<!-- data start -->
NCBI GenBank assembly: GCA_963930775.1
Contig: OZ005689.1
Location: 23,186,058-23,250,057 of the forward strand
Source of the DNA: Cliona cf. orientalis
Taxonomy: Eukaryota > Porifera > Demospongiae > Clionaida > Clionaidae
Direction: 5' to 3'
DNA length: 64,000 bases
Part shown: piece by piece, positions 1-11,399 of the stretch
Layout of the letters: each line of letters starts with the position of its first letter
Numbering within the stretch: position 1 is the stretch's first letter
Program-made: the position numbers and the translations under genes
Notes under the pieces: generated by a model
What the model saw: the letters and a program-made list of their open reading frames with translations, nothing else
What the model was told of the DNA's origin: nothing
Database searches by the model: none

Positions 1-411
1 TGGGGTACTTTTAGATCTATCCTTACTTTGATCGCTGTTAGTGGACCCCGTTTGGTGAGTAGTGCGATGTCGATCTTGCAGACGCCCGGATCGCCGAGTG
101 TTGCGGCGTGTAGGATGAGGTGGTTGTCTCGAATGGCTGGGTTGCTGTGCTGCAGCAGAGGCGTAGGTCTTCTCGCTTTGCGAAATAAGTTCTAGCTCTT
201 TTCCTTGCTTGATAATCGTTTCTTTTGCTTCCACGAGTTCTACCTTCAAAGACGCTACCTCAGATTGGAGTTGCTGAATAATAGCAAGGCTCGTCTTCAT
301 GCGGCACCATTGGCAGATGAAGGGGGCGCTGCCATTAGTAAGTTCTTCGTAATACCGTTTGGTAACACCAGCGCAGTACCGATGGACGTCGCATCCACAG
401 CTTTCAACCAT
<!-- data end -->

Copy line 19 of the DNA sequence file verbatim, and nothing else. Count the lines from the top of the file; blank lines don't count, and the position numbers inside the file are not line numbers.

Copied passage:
201 TTCCTTGCTTGATAATCGTTTCTTTTGCTTCCACGAGTTCTACCTTCAAAGACGCTACCTCAGATTGGAGTTGCTGAATAATAGCAAGGCTCGTCTTCAT